The insurance reimbursement for mental health services though improved with the passage of mental health parity a few years back it still needs a lot of work.  It only applies to large employer groups and not individual policies.  I don’t know that I have any answers about what we need to do but I would share what I have learned through the years with those that can make a difference and stop all this pain.

CPT Coding Changes for 2013

During the past month or so we have received announcements from the Florida Federal Advocacy Coordinator for the APA and the National Council for Community Behavorial Health Care regarding changes for CPT Coding in 2013.   As we have reviewed this infomation it is noted that the most significant changes are for Psychiatrist and nurse practitioners.  A crosswalk regarding these coding changes is attached below.   It appears that beginning in 2013 those medication providers will be using a two code system.  The first code will be an evaluation and management code followed by an add on code.   For those providers who do not do medication management it is more of a simple change from 90804 to 90832.  For the Interactive codes you are permitted to use an add on code when complexity indicates the need for one but in general the crosswalk shows that the codes 90804, 90806 and 90808 will be deleted and replaced with 90833, 90836, and 90838.  


The Medicare rate schedule should be out by the end of November and perhaps at that time we will see some mention of this but at this time none of the Medicare MAC’s have mentioned this change nor have we seen anything coming from the different insurance carriers.  All this information is coming from the various associations and has not been implemented or addressed by insurance companies at this time.  We will have to wait an see how they intend to handle the transition.  More on this as things come up.

October 30, 2012     Update we have just received notification from New Directions who is the Managed Care for BCBS of Florida that these codes will be changing effective 01/01/2013.  We have yet to see anything posted for Medicare at this time.  More as these changes are recognized by the different insurors.

Medicare Fraud

Today in the news there was a flash across the screen concerning  the arrest of providers for Medicare Fraud.  Be aware of what constitutes fraud and what you can do to keep your practice ethical and legal.  Fraud is when services are either not considered necessary because the diagnosis and patient’s condition do not require the type of treatment that you are billing for or services that are billed were not provided.  The Medicare Population may not always have the best memory about the visits, so you need to protect yourself.  One of the ways I would suggest is that you maintain your records accurately and obtain a signature each and every time you see a client.  You can use a sign in sheet with removable labels so as not to compromise confidentiality.   I would also recommend that you make sure  clinical documentation backs up each and every visit.  The documentation should include a note that confirms your diagnosis and prognosis on each and every visit.  If Medicare comes knocking on your door you will be asked to produce this and because you are a Medicare participating provider you must comply.     Some of the things these providers that were arrested are clearly fraudulent and make it really bad for the rest of providers that are merely trying to make a living.  So my advice to you is keep good records.  Make sure that if you are billing for a service it was indeed provided and you have the documentation to support it.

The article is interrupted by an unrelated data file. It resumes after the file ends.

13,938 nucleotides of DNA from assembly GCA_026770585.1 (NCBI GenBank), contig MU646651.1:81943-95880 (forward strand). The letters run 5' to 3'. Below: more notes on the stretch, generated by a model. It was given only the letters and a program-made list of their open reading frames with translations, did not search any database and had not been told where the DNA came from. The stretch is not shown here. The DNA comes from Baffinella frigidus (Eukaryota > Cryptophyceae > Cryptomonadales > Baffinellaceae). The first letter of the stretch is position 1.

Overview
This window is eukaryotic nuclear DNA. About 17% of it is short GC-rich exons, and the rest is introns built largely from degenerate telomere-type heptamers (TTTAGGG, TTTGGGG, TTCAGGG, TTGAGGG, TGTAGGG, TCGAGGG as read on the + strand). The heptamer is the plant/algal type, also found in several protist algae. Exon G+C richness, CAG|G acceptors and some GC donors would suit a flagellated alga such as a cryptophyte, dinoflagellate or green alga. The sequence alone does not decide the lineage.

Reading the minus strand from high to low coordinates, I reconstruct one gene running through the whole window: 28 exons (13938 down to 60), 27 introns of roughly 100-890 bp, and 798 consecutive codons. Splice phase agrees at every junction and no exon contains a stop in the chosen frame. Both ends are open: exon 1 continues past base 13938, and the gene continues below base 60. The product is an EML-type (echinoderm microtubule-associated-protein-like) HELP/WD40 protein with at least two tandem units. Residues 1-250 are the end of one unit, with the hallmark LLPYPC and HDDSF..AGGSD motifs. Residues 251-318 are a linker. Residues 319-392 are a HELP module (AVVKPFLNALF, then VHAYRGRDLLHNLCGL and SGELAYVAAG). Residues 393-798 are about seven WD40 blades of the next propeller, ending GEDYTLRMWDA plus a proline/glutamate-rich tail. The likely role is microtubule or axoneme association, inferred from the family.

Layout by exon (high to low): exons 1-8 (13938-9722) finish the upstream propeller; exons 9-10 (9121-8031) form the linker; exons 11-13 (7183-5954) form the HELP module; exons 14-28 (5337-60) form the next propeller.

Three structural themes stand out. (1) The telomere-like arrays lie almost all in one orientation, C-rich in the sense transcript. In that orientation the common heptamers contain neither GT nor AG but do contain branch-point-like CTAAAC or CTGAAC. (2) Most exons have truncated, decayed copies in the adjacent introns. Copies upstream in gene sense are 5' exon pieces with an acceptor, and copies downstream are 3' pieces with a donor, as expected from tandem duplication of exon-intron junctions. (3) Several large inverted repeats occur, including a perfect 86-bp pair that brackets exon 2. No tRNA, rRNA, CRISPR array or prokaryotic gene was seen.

Mental Health Parity and the Affordable Healthcare Act

Currently the Mental Health Parity Act that was put in place in 2008 is only law for large group policies-those with 50 or more employees.  So a small group or an individual policy does not have to comply with this law.  In addition usually small groups or individual policies do not have to comply with most state laws concerning mental health.   This will change, in part, in 2014 when the Affordable Care Act requires such plans to cover an essential set of services including mental health and substance abuse.    Mental Health Parity only speaks to the limits that were in force the visit limits and dollar limits.  It does not speak to deductible but it is supposed to speak to out of network benefits.  If out of network benefits are a part of the policy for say Oncology they are not permitted to exclude mental health or substance abuse.   Bottom line is consumers need to pay attention to where they are getting coverage.